The majority of the deals I look at, I do so as a partner at Montreal Start Up. Because of our investment focus these deals tend to be overwhelmingly in the Web space with a few Mobile plays thrown in for good measure. I also look at deals for Anges Quebec from time to time and as part of the selection committees for Capital Innovation and the Montreal section of the Concours québécois en entrepreneuriat. As dynamic as the local Web scene is these days, the engineer in me is attracted to these non-Web ventures for the simple reason that they are tackling real problems. Too many Web start-ups are still either me-too’s (an N-th copy of, or variation on, a popular service) or yet-another-way-to-waste-time-at-work.
I think the problem is related to experience. Most of the non-Web projects I see follow one of two patterns. Either they were instigated by people who worked in a sector for years, grew tired of its inefficiencies and decided to do something about it, or they are the result of researchers spending years trying to solve a hard problem. In both cases, the entrepreneurs are people who have invested years gaining a deep understanding of a sector, a problem and its potential solutions. Many Web entrepreneurs don’t have any real domain expertise beyond software development. That’s fine if you want to build tools and services for developers, but otherwise you are going to have a hard time identifying a real problem to start working on.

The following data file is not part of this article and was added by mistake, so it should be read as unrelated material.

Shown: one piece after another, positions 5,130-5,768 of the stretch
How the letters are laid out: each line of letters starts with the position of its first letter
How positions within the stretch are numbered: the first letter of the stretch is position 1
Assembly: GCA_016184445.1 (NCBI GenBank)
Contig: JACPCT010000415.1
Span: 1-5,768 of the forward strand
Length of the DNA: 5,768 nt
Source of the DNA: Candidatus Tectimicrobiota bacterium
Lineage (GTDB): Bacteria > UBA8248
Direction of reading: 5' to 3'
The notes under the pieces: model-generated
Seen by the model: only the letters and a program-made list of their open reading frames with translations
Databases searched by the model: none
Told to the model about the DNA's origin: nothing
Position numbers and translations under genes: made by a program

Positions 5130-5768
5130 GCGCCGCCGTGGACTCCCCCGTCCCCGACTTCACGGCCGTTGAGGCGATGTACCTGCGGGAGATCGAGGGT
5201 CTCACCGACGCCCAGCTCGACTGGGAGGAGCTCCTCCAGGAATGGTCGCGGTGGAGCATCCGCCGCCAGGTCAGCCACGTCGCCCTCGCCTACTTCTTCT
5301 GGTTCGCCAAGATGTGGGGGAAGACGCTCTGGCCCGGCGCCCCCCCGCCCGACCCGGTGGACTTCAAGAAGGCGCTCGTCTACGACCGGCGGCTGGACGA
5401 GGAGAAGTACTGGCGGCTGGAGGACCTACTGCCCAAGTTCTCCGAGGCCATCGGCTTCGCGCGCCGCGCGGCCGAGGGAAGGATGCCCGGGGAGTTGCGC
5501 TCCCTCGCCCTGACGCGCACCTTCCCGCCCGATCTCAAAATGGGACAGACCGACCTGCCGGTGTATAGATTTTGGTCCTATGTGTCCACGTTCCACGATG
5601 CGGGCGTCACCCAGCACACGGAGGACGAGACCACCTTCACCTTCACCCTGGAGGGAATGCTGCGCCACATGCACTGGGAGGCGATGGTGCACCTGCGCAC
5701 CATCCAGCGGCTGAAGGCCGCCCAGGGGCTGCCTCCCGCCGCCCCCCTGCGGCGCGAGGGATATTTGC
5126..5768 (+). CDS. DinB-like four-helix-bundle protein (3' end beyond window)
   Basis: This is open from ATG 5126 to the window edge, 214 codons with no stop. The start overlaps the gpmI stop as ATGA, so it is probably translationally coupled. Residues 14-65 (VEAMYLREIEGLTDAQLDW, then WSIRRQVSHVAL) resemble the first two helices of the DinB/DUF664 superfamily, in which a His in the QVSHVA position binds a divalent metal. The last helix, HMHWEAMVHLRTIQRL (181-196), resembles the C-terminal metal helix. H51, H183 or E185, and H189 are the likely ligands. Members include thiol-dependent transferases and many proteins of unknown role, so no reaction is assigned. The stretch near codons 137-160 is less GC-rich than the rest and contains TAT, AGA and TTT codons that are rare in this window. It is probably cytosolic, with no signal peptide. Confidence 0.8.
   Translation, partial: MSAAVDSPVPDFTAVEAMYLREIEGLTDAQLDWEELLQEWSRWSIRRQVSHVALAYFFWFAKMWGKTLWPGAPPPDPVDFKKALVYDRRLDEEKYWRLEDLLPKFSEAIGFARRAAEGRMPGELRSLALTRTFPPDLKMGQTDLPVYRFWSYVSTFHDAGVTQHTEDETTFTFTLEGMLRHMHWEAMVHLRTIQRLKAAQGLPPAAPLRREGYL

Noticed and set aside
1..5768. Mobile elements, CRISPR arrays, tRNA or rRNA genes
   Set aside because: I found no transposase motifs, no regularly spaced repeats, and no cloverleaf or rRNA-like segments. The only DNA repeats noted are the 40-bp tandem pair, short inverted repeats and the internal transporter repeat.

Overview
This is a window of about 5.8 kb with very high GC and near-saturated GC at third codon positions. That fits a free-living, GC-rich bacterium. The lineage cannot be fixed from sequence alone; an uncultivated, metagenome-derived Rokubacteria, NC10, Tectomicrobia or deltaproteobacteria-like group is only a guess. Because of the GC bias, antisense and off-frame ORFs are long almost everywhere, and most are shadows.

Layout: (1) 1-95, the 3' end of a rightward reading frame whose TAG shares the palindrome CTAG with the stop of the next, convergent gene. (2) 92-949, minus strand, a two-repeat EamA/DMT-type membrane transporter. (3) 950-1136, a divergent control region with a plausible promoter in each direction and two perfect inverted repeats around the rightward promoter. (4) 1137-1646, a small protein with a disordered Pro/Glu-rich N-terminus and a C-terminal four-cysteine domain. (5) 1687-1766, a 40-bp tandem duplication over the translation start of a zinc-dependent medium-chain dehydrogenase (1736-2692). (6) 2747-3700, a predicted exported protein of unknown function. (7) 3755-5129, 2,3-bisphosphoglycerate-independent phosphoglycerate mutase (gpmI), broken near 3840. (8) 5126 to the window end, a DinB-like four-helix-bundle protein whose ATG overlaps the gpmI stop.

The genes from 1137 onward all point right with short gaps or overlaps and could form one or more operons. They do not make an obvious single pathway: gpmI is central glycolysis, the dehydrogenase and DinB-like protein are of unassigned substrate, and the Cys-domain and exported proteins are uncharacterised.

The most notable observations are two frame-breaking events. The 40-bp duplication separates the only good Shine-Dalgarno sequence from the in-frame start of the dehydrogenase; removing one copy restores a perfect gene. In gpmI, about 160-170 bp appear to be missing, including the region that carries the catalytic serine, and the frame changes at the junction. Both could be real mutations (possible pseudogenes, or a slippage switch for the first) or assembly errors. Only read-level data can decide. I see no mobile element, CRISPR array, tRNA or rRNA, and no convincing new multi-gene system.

Sadly, I don’t think the currently popular Customer Development model is of any use here. It will help you validate and refine your ideas, but first you need to pick a problem space to tackle, i.e. do I want to fight identity theft or build a service that will speed goods through customs?
Solving big problems is important because that is one way we make the world a better place. Also, from an investor’s perspective, the potential rewards are greater. So the question we need to be asking ourselves is, how can we help smart, motivated people who want to start Web businesses identify real problems to tackle?